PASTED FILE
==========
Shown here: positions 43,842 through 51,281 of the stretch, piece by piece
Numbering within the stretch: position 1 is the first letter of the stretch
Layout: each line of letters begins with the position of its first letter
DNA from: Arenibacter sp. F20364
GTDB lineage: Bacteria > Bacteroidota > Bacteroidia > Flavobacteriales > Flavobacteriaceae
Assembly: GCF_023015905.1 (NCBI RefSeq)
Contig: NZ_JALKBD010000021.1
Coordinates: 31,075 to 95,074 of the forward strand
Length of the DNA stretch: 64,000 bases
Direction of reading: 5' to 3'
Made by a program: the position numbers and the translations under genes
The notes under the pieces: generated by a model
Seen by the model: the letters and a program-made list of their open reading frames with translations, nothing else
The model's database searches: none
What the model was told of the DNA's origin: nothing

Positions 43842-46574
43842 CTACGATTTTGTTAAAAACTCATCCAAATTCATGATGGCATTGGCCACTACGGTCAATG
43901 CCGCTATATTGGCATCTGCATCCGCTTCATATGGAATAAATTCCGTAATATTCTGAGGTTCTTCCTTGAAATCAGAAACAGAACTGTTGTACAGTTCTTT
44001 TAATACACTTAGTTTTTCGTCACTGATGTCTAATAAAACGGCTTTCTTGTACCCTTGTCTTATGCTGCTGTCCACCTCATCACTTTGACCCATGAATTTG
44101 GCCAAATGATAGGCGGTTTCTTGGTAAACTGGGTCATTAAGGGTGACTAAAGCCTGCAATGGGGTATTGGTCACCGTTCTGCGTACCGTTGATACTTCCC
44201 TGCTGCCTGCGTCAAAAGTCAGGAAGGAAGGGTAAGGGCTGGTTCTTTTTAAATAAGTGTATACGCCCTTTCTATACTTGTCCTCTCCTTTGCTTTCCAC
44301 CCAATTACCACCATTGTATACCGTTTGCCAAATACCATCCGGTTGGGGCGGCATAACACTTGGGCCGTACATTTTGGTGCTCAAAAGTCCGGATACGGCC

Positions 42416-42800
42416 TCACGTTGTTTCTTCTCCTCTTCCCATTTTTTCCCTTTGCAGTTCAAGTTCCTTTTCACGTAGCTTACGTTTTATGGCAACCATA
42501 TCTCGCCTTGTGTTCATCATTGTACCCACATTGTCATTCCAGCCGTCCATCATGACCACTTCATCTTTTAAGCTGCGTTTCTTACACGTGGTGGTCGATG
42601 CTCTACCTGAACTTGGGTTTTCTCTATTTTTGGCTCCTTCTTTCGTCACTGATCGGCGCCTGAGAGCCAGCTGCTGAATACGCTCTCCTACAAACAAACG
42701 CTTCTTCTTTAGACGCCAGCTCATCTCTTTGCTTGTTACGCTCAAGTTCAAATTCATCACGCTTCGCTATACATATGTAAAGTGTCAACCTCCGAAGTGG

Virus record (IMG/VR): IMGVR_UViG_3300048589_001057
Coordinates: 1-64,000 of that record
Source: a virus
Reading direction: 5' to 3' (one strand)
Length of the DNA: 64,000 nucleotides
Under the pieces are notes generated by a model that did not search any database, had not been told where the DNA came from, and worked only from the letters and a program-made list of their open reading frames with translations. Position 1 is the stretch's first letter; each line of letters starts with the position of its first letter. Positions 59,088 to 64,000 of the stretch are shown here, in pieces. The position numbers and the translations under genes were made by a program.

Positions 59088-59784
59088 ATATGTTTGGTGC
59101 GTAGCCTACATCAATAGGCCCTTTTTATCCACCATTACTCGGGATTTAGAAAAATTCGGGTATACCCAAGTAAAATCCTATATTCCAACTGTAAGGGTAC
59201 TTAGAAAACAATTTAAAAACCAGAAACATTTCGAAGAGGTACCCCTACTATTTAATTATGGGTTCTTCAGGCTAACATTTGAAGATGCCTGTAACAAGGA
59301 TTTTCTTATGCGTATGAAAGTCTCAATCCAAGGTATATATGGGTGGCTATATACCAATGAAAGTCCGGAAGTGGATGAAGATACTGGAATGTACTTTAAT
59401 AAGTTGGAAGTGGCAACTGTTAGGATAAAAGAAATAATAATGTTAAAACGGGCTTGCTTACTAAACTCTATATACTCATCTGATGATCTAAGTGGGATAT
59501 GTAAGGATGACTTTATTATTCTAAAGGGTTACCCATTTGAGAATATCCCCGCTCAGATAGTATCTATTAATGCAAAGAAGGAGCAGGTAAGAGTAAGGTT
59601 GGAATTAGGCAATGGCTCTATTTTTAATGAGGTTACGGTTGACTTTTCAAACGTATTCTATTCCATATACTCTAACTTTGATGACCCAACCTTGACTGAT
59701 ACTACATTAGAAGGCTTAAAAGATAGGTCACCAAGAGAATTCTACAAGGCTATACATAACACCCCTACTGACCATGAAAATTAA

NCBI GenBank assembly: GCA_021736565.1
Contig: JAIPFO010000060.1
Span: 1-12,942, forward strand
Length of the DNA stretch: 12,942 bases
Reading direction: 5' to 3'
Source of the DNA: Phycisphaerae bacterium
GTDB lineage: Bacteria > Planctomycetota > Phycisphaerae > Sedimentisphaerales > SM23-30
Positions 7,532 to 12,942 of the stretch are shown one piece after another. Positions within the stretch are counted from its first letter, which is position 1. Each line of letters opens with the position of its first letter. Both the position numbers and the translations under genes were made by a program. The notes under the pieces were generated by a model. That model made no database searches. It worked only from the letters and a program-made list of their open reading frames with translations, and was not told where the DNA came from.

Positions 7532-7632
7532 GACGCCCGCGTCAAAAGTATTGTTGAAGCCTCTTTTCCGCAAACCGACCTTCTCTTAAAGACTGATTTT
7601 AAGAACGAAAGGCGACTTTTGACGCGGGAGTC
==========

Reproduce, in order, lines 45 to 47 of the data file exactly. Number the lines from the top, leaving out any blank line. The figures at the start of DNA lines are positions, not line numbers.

Span: 1-12,942, forward strand
Length of the DNA stretch: 12,942 bases
Reading direction: 5' to 3'